https://www.bing.com/images/search?view=detailV2&ccid=s3rxzF48&id=3EC34A1387EE7A4D68DE8530A77D32CFF11C0E71&thid=OIP.s3rxzF48kK7FUL5OnCxVZAHaH1&mediaurl=https%3A%2F%2Fth.bing.com%2Fth%2Fid%2FR.b37af1cc5e3c90aec550be4e9c2c5564%3Frik%3DcQ4c8c8yfacwhQ%26riu%3Dhttp%253a%252f%252fcliparts.co%252fcliparts%252f6cy%252fX7A%252f6cyX7AXdi.jpg%26ehk%3DSIqnv8jopNXpFcZ%252bzXRZX9QBx03samVmPlyFyLM9jWY%253d%26risl%3D%26pid%3DImgRaw%26r%3D0%26sres%3D1%26sresct%3D1&exph=437&expw=413&q=6+petal+Flower+Template&simid=608018368400600089&form=IRPRST&ck=CFD7A5423D5832FF597A349452AB93AC&selectedindex=21&ajaxhist=0&ajaxserp=0&vt=0&sim=11

It seemed thicker than the usual flakes, but smaller in diameter – 1/16 of an inch at most; these flakes took longer to melt than the usual ones. I caught a couple more to make sure they really were snow – yep, just like the first one.

The snow let up, and the next time I noticed it coming down, I put on a black sweater and went outside to check. But the flakes were of the standard variety – the “magic” ones were gone. I wonder if anyone else noticed them.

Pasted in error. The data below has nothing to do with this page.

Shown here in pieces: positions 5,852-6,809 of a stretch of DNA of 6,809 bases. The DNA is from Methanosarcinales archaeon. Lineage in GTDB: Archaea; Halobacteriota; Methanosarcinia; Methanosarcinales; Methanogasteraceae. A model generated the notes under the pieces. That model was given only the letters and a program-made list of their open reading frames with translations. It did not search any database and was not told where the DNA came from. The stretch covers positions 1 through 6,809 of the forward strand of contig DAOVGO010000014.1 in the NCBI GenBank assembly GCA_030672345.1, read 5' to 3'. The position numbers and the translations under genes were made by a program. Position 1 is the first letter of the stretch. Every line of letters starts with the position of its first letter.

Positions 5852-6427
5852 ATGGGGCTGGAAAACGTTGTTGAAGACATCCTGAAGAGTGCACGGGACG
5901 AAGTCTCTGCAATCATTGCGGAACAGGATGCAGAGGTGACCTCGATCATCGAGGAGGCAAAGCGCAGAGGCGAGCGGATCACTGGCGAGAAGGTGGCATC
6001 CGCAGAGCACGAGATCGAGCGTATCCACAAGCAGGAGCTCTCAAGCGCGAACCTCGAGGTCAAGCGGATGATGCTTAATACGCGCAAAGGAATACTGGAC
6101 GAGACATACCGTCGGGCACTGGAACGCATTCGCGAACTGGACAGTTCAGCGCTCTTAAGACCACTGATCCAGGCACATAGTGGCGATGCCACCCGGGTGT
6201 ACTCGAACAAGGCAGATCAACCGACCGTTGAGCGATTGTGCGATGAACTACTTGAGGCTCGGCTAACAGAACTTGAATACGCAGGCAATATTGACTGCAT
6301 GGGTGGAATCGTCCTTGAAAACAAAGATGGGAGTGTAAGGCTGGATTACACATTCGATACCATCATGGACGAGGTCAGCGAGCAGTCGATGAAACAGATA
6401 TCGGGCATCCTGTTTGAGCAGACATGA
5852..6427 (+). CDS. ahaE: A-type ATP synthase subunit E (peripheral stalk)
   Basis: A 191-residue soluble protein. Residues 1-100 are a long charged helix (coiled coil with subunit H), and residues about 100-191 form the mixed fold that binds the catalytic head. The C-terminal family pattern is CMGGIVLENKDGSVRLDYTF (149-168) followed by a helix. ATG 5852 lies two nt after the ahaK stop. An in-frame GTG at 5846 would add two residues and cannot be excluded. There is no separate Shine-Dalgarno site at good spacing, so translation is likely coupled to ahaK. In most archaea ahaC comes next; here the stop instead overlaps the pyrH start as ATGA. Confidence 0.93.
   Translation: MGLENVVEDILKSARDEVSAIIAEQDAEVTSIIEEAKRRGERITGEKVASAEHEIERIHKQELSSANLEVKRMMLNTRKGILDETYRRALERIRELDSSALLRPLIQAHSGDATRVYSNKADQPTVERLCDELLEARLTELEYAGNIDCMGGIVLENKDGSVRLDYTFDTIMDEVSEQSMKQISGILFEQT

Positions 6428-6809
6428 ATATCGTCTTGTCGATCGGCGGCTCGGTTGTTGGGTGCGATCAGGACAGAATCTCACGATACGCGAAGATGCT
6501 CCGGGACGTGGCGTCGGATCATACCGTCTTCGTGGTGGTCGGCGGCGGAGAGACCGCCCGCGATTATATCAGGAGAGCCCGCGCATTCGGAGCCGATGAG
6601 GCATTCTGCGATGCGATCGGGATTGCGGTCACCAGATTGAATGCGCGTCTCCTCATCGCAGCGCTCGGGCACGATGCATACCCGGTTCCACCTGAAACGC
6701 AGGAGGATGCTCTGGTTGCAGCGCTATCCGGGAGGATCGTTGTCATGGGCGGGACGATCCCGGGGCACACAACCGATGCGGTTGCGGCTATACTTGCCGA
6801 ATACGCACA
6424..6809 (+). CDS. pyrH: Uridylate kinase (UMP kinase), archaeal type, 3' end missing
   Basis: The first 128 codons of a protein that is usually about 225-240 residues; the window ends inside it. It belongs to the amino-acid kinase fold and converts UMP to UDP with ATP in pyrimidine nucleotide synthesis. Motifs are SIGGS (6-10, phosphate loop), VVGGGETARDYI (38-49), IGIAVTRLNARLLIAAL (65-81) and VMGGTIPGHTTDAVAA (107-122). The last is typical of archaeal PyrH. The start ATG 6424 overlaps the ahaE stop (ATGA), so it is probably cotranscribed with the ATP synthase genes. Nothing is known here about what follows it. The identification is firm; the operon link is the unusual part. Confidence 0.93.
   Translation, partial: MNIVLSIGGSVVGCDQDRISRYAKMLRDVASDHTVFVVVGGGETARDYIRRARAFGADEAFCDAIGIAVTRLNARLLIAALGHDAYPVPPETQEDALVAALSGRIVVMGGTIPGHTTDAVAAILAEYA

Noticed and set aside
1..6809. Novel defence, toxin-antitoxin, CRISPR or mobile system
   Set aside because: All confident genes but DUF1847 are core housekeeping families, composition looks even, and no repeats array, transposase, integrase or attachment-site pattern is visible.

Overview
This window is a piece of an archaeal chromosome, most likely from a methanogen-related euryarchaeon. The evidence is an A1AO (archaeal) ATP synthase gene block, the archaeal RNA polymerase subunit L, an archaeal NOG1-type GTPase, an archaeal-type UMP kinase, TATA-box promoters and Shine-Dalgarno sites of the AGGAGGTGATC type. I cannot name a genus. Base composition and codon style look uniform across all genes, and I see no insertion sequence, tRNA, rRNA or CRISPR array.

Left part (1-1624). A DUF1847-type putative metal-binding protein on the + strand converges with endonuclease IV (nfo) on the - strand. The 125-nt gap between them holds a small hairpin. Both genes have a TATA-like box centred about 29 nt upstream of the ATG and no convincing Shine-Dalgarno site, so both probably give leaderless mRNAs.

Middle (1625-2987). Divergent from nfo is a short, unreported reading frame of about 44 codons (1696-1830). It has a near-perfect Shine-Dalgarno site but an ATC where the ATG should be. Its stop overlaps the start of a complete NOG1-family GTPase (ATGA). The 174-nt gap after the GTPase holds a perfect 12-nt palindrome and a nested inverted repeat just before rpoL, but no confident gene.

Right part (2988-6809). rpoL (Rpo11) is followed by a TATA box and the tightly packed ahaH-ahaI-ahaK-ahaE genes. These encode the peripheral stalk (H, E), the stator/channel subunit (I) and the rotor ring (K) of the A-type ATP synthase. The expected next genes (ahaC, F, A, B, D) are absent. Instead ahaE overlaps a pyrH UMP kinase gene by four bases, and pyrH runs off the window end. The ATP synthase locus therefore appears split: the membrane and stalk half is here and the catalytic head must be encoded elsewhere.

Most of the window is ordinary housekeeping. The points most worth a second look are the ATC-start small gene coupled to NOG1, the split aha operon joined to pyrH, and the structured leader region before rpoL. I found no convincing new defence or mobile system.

When have you seen something really unique in nature?  What does it take to get you to slow down and look closely at something in your path?

Oh Good, A New Library

Husband and I were treated last week to a “field trip” with some friends to one of their favorite Winona hangouts – the Winona State Library AND adjoining Coffee Shop. This building has only been around for 20-odd years, so was not here during our last time living here, and we had not yet seen it.

The Darrell W. Krueger Library, named for a former WSU president, is located on campus, overlooking the bluffs. It is spacious, light and airy, with several clusters of comfortable chairs, where we eventually alighted.  After shedding our coats to claim one of these on the second floor, we headed down to the coffee shop for hot chocolate with whipped cream, and were surprised at being allowed to bring our to-go cups up to our sitting area. We sat and talked quietly for a bit, and then I skimmed some nearby stacks to just get a flavor of what all is there, and found a fascinating book on the history of cookbooks. I will come back another day and find it again.

Everyone we encountered in the library was masked. There were several students scattered at tables, carrels, or the comfy chairs, but I was surprised that it wasn’t more populated on a weekday. And I have to wonder, knowing how many books must now be available to students electronically, how long libraries like this will be relevant, and what will happen to all these “hard-copy” books in the decades to come.